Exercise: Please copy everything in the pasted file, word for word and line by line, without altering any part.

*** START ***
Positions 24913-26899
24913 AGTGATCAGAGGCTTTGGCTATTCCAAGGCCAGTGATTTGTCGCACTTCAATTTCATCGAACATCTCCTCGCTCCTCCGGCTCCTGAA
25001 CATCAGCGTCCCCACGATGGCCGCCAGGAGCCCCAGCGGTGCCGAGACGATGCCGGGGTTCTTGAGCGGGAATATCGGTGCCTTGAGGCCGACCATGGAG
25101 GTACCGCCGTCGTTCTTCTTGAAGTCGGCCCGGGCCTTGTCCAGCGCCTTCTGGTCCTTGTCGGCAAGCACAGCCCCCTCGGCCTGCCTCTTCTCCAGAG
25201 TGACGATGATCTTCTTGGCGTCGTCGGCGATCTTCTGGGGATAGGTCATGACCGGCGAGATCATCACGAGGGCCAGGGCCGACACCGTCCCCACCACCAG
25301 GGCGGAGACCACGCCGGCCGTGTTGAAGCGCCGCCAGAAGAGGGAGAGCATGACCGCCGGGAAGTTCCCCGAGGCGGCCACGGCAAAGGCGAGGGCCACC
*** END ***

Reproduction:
Positions 24913-26899
24913 AGTGATCAGAGGCTTTGGCTATTCCAAGGCCAGTGATTTGTCGCACTTCAATTTCATCGAACATCTCCTCGCTCCTCCGGCTCCTGAA
25001 CATCAGCGTCCCCACGATGGCCGCCAGGAGCCCCAGCGGTGCCGAGACGATGCCGGGGTTCTTGAGCGGGAATATCGGTGCCTTGAGGCCGACCATGGAG
25101 GTACCGCCGTCGTTCTTCTTGAAGTCGGCCCGGGCCTTGTCCAGCGCCTTCTGGTCCTTGTCGGCAAGCACAGCCCCCTCGGCCTGCCTCTTCTCCAGAG
25201 TGACGATGATCTTCTTGGCGTCGTCGGCGATCTTCTGGGGATAGGTCATGACCGGCGAGATCATCACGAGGGCCAGGGCCGACACCGTCCCCACCACCAG
25301 GGCGGAGACCACGCCGGCCGTGTTGAAGCGCCGCCAGAAGAGGGAGAGCATGACCGCCGGGAAGTTCCCCGAGGCGGCCACGGCAAAGGCGAGGGCCACC